Amirpour sets the action in a fictional Iranian town called Bad City, a small, crumbling place with corners of crime, the better to house victims whose disappearances won’t be too unusual. The setting makes the stuff of typical vampire movies into something both new and old. The vampire (Sheila Vand) slinks through the frame wearing a chador, flowing black fabric that’s at once distinctly culturally specific, and from the right angles looks a lot like a cape. Her garb blends into the black of night, leaving only her pale face’s hollow glow under sporadic street lamps. In one scene she hops on a skateboard and glides down the road, rock music bumping on the soundtrack. It’s eerie and captivating, a melding of classic vampire iconography and modern Iran in one cool art film vibe.

It’s a film of studied cool, a simmering mood coaxed along by its sincere affectations and collection of influences. It’s effective. Shot in handsome, wide black and white framing by cinematographer Lyle Vincent, Amirpour builds a feeling of timelessness. Though it has specificities of both genre and setting, it seems to exist in its own hazy, nightmarish dream space where people move slowly, deliberately, take long silent pauses as they stare off into the middle distance. These moments aren’t quite as evocative as the Jarmusch languor they so clearly suggest, but there’s something elementally appealing and unnerving about the crisp high contrast blacks and grays and the blocking that has the vampire appear suddenly, quietly, deadly, like Nosferatu’s hip multicultural sister. There’s a coolness, and a coldness, but as the film moves slowly through what becomes a rather typical vampire story, it stirs up welcome tension and chill.

As so many vampire stories do, this one involves the creature meeting a human who just might be a potential love interest. He (Arash Marandi) is cool too, driving a Thunderbird, and looking like an Iranian James Dean. He has problems – a sick father (Marshall Manesh), debt to a tattooed drug-dealing pimp (Dominic Rains) – but finds those concerns fading to the background as he’s drawn to this mysterious woman. They meet outside a costume party. He’s dressed as Dracula. That’s good for a dark, dry laugh. Their relationship is a slow and subtly developed as the rest of the film, imbued with more danger than romanticism. Their first night together, she contemplates his neck for an unsettlingly long period of time. The shot holds, she stares, and the tension builds without resolving. Later, the film slips into its end credits on a similar note. She’s captivating, but she’s a danger.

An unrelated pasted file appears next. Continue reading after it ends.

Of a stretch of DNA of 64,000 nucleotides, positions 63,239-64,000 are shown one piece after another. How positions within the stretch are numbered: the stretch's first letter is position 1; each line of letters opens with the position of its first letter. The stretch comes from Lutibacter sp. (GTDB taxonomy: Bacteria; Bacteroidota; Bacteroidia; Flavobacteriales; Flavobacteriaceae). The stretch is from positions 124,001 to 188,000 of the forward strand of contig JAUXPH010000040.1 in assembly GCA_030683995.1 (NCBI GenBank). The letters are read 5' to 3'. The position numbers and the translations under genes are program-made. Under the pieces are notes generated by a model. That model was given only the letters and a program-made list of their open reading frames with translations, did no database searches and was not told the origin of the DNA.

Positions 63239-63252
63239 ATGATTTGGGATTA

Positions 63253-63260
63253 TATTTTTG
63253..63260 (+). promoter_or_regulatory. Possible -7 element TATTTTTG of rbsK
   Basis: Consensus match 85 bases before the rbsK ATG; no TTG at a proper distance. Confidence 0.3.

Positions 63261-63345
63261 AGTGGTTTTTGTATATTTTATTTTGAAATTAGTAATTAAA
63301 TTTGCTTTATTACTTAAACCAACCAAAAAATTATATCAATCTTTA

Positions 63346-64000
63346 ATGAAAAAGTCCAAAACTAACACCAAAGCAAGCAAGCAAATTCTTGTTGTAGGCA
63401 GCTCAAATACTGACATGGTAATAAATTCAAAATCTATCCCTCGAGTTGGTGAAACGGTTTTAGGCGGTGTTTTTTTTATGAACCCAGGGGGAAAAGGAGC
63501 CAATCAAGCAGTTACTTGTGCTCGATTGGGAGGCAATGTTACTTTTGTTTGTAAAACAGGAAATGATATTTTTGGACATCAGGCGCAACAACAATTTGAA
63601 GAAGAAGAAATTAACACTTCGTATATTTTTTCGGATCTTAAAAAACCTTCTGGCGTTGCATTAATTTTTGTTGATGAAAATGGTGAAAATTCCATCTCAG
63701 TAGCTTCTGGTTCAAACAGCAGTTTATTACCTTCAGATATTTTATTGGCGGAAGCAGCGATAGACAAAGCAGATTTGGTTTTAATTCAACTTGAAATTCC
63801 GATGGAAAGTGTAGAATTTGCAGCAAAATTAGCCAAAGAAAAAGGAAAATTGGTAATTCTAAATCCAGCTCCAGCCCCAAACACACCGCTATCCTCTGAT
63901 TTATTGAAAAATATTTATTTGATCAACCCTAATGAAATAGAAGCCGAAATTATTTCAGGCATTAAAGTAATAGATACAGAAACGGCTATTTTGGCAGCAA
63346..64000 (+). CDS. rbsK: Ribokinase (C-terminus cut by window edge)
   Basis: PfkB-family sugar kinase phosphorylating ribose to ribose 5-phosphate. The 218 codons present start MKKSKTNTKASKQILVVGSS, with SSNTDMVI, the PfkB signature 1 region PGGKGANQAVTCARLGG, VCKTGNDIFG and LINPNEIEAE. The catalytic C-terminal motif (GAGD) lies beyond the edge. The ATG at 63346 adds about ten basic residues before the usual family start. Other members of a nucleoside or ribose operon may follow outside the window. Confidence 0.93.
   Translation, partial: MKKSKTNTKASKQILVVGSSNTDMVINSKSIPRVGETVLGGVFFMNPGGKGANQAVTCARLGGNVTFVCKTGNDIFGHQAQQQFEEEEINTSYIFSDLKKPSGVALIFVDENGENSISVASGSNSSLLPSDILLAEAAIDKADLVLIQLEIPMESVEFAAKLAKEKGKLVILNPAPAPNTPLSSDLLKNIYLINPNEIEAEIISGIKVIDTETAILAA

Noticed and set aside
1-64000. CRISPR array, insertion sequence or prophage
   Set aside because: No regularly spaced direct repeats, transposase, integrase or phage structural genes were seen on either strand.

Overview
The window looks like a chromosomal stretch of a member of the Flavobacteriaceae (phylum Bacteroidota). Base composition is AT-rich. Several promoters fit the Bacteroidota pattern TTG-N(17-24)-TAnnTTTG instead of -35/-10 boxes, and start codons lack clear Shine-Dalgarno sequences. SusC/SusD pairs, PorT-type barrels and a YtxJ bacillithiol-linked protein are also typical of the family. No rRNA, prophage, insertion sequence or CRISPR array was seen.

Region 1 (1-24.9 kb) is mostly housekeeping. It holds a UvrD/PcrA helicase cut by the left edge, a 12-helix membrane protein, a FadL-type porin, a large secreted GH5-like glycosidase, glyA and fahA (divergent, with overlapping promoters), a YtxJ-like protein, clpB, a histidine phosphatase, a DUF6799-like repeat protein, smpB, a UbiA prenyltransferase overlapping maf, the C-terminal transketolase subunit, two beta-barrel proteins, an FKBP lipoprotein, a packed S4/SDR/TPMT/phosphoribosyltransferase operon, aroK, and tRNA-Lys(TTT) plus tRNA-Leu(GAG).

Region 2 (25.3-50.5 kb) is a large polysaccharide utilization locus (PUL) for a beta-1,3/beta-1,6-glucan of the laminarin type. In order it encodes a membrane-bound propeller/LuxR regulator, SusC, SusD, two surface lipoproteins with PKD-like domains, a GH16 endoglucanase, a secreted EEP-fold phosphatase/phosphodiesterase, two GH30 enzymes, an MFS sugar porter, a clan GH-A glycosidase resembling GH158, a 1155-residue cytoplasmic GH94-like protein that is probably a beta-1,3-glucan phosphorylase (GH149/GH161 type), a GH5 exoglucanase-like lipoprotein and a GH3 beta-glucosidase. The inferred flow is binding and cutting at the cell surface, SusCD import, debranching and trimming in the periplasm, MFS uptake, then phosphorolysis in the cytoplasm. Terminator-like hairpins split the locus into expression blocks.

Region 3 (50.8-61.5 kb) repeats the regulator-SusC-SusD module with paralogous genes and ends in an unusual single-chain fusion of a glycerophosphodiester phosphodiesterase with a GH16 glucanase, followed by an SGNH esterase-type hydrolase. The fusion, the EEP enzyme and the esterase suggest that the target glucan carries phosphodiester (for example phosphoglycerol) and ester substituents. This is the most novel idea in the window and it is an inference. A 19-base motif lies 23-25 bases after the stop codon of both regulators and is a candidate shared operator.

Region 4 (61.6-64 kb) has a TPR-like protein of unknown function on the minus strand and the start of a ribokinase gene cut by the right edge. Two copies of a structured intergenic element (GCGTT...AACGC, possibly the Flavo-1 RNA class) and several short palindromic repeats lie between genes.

We don’t forget the threat she poses. There are attack scenes throughout, providing doses of trashy horror fun. She seduces her first victim (well, the first we see), slowly pulling his index finger into her mouth, and then biting down. He screams. Blood spurts. He pulls away. She slowly slides the severed digit back out of her mouth, and then gingerly teases his shocked face with it. That’s a great bit of horror imagery, the kind that’s surprising, scary, funny, sinister, and sensual all at once. Other doses of violence aren’t as lurid, but they’re creepy nonetheless in a movie drunk on mood and cool more than anything else. Amirpour is clearly having fun cooking up and sustaining a mood of unrelenting melancholy danger spiked with tremors of seductive connection. It doesn’t add up to much, but the sensation of watching it unfold is tantalizing. It’s a promising debut, a rough-around-the-edges gathering of influences with enough mash-up originality and striking imagery to make a memorable mark.

Friday, November 21, 2014


With each installment, The Hunger Games series gets more complicated and more interesting. The latest, The Hunger Games: Mockingjay – Part 1, based on the first half of the last novel in Suzanne Collins’ trilogy, finds Katniss Everdeen (Jennifer Lawrence) regrouping after a rebel cell sprung her from her second Hunger Games, a position she found herself in after inadvertently inspiring a revolution with her first win. In this film, she’s confused and distraught. Her friend and ally, Peeta (Josh Hutcherson), is captured, a hostage of President Snow (Donald Sutherland) in the ostentatious Captiol. She’s hunkered in an underground bunker in the wilds of District 13, helping the rebels plan how best to use her popularity to galvanize the whole Panem country and foment open warfare against the tyrants who’ve oppressed them for so long.

Returning director Francis Lawrence, this time with a screenplay adapted by Peter Craig and Danny Strong, turns this dilemma into the stuff of potent political allegory. The series has grown increasingly ideologically fascinating, starting as a surface-level jab at class conflict and reality TV competitions and evolving into what is now a radicalized story of class warfare waged through propaganda battles, lopsided bombing campaigns, and surprise attacks. It’s a grab bag of geopolitical reference points, but the central image of downtrodden working class folks rising up against wealthy tyrants is a stirring one. This feature, which picks up right where the last left off and builds towards yet another cliffhanger, extends the conflicts’ emotional damage while gearing up for the grand finale to hit theaters this time next year. It plays upon our sympathies built up in previous installments and our understanding that there’s more to come.